U.S. importers and exporters are paying the highest ocean shipping rates ever while service continues to get worse, resulting in broken supply chains across the globe.

On Monday, June 13, the House of Representatives took a step to alleviate some of these issues with the passage of the Senate version of the Ocean Shipping Reform Act (OSRA). Known in the Senate as S. 3580 and the House as H.R. 4996, the final version of the text passed the House in a 369-42 vote. Designed to promote efficiencies and enhance the Federal Maritime Commission’s (FMC) authorities, the bill will head to the White House for President Joe Biden’s signature.

“Lowering prices for Americans is my top priority, and I applaud the Congress for passing the Ocean Shipping Reform Act on a bipartisan basis, which will help lower costs for American retailers, farmers and consumers,” President Biden said in a statement on Monday. “This bill will make progress reducing costs for families and ensuring fair treatment for American businesses—including farmers and ranchers. I look forward to signing it into law.”

The FMC is responsible for ensuring that ocean carriers and marine terminal operators (MTOs) engage in fair and competitive practices with respect to the movement of goods. Prior to the passage of OSRA, the agency had limited authority and leverage.

“The bill will authorize the FMC to codify their interpretive rule on demurrage and detention by requiring carriers to notify shippers when their cargo is ‘actually’ available rather than when the ship arrives, thus preventing carriers and terminals from overcharging shippers for demurrage and detention,” explains Billy Johnson, ISRI’s chief lobbyist.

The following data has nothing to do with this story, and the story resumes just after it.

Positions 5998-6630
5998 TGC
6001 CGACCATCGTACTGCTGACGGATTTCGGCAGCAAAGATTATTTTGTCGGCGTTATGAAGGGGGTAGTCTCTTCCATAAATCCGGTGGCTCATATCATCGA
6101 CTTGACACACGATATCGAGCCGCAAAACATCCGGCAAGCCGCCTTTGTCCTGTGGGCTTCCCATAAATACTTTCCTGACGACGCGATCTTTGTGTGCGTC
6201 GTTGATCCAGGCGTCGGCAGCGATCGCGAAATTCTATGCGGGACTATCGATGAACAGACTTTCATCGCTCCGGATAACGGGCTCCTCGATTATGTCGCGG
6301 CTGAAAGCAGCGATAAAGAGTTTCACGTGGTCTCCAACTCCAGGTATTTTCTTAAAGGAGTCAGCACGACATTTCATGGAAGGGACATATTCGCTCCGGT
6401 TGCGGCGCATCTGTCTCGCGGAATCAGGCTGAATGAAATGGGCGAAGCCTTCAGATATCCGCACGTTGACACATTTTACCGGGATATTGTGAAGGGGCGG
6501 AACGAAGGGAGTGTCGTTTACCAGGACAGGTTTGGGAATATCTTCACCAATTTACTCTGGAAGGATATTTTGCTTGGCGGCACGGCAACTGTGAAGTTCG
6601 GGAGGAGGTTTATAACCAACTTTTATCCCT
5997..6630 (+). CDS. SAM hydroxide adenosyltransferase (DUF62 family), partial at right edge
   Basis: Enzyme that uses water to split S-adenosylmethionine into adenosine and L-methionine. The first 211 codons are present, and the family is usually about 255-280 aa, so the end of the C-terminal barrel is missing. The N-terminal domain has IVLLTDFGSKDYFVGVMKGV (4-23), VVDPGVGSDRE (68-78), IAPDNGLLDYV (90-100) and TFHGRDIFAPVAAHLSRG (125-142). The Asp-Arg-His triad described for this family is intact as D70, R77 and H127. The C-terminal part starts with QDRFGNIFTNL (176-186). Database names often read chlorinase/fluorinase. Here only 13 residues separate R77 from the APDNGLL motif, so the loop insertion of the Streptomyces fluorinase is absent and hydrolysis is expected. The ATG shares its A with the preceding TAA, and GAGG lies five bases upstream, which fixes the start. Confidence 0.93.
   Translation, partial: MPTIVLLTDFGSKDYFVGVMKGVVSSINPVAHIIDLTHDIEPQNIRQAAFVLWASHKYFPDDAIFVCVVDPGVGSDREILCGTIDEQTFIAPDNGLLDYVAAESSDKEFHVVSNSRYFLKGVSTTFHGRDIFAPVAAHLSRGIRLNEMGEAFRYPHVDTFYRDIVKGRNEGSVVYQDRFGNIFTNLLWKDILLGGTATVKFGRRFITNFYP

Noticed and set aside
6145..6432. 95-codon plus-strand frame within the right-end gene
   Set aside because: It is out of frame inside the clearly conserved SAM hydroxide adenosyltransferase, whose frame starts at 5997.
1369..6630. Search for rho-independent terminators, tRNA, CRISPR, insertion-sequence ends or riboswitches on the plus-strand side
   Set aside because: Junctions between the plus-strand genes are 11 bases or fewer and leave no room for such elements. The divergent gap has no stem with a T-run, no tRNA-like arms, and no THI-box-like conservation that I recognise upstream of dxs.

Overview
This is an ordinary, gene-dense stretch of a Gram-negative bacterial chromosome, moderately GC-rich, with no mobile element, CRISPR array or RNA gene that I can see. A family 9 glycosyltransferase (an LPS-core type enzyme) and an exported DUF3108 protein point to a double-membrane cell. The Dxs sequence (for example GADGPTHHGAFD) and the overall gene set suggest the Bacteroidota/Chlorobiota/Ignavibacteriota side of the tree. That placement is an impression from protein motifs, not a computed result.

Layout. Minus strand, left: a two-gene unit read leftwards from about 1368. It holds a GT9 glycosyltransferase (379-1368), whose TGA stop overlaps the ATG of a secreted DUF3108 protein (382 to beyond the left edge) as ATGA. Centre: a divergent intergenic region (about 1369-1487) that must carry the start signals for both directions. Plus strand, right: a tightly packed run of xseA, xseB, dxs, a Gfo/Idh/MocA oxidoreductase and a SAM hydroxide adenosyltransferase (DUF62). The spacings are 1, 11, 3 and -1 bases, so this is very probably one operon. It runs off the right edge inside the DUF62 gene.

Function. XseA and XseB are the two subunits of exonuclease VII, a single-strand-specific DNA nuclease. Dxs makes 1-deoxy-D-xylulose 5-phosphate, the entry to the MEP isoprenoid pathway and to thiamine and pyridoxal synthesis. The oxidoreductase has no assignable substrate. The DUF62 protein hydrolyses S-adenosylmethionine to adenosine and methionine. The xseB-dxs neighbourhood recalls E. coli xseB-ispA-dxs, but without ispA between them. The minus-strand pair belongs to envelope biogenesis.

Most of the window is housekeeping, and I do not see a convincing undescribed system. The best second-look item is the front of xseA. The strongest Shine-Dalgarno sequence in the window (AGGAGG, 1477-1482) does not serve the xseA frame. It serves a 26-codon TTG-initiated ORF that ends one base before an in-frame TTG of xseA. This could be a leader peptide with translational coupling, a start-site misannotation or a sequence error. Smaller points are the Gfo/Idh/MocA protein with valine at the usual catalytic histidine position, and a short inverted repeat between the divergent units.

By developing minimum service standards that meet the public interest, OSRA will require the FMC to determine the scope of the common carrier obligation of ocean carriers. OSRA does not lessen or alter the obligations and responsibilities of shippers in any way, Johnson explains.

The act also provides the FMC new authorities to prevent unreasonable actions by carriers involving space and equipment, with a special focus on moving empty containers to China to maximize their profits at the expense of U.S. exporters. This will add to the FMC’s investigatory authorities and help with identifying and solving problems.

Johnson notes the new authorities given to the FMC will take time to implement, “since many of the provisions will require new rulemaking authorities that will take year(s) to promulgate.”

ISRI educated bill sponsors Rep. John Garamendi, D-Calif., and Rep. Dusty Johnson, R-S.D., in the House and Senators John Thune, R-S.D. and Amy Klobuchar, D-Minn., to ensure recyclers’ concerns were heard in Congress. ISRI has long advocated for relief of the port congestion, shipping, and container issues faced by the industry. In May 2021, ISRI organized a virtual fly-in where recyclers met with members of the House and Senate transportation committees.

“We bring solutions to the table and don’t just complain,” says Johnson. “The National Retail Federation, the National Industrial Transportation League, Thompson Hine and several of our other partners really put together a great coalition [in support of OSRA]. I find it an honor to be invited to work with these people, because they are the who’s who in Washington—and for ISRI to be included as an [industry] leader; that’s truly a special place to be.”

Photo courtesy of Venti Views via unsplash.com.